On 7 September, Prof. Sally Kift, President of Australian Learning & Teaching Fellows (ALTF), gave a presentation entitled ‘Transition Pedagogy: Making a Success of First Year’. The workshop attracted over 40 academic staff members.
During her talk, Prof. Sally Kift shared her principles on transition pedagogy in first-year curriculum, adding that good first-year curriculum design should abide by interconnected organising principles to facilitate all students to achieve learning outcome and assist them in their transition from their previous educational experience to the nature of learning in university. She also made reference to a rich pool of resource while discussing diversity of students’ backgrounds, needs, experience, and patterns of study, which are factors that may further exacerbate transition difficulties. In addition, Prof. Kift emphasised that curriculum design and delivery should be student-oriented, explicit and relevant, adding that evaluation and monitoring could lead to improvement in student learning.
澳門大學教與學優化中心在9月7日邀請了來自澳洲教與學研究網絡的Sally Kift 教授以〝過渡教育學：取得第一個學年的成功〞為題進行演講，吸引近40位教學人員參加。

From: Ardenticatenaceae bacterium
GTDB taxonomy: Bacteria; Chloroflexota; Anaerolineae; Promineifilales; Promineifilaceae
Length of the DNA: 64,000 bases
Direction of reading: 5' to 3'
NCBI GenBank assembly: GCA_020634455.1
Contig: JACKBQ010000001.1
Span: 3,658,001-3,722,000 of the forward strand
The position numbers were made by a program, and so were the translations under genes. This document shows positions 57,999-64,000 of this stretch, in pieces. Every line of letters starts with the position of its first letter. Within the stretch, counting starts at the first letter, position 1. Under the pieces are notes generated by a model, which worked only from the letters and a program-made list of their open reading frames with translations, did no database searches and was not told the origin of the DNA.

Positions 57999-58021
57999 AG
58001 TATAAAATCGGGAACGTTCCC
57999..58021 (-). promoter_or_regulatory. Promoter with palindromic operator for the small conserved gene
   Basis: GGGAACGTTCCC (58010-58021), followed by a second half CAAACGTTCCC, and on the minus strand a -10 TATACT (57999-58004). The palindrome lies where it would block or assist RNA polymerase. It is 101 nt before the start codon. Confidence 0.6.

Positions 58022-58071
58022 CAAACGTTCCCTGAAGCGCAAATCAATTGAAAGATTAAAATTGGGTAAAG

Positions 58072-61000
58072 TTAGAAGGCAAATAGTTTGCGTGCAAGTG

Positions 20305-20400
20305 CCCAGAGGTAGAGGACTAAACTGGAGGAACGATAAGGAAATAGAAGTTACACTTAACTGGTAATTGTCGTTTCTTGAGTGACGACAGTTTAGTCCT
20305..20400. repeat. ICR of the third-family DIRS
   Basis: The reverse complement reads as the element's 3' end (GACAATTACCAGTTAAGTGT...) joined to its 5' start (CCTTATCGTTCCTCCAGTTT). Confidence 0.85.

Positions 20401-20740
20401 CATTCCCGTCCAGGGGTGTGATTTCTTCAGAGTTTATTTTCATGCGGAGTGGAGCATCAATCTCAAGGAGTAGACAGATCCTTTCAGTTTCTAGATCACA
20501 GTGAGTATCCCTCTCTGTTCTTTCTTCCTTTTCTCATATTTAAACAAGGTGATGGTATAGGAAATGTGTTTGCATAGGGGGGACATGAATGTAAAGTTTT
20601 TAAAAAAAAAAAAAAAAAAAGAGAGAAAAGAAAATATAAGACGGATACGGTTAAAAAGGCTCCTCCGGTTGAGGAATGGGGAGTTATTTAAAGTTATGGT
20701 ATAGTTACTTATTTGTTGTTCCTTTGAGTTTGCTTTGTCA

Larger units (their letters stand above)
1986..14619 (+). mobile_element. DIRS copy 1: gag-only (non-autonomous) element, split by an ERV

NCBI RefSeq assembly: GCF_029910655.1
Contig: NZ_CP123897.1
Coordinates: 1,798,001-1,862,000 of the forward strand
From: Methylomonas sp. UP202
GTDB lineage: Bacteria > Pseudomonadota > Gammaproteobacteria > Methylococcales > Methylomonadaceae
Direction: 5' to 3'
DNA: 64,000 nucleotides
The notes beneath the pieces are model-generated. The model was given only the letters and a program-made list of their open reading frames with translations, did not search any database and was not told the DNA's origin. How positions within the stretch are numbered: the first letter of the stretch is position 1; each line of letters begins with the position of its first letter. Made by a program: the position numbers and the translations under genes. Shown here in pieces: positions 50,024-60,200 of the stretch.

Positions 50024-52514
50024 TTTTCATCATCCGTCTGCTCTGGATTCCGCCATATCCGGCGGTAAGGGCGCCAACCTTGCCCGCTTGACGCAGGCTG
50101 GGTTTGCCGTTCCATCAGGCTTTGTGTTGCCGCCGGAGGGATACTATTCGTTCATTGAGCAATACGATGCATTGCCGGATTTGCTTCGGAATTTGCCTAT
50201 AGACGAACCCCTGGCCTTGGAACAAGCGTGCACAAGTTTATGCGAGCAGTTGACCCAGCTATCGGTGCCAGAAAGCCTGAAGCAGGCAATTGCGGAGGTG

About the speaker:
Professor Sally Kift is a Principal Fellow of the Higher Education Academy (PFHEA), a Fellow of the Australian Academy of Law (FAAL) and elected President, Australian Learning & Teaching Fellows (ALTF). From 2012-2017, she was Deputy Vice-Chancellor (Academic) at James Cook University. Prior to JCU, Prof. Kift was a Professor of Law at Queensland University of Technology, where she also served as Law Faculty Assistant Dean, Teaching & Learning (2001-2006) and QUT’s foundational Director, First Year Experience (2006-2007). Prof. Kift is a national Teaching Award winner (2003) and national Program Award winner (2007). She was awarded a Senior Fellowship by the Australian Learning and Teaching Council (ALTC) in 2006 to investigate the first year experience and is a Discipline Scholar in Law. In 2017, Prof. Kift was awarded an Australian Award for University Teaching Career Achievement Award for her contribution to Australian higher education.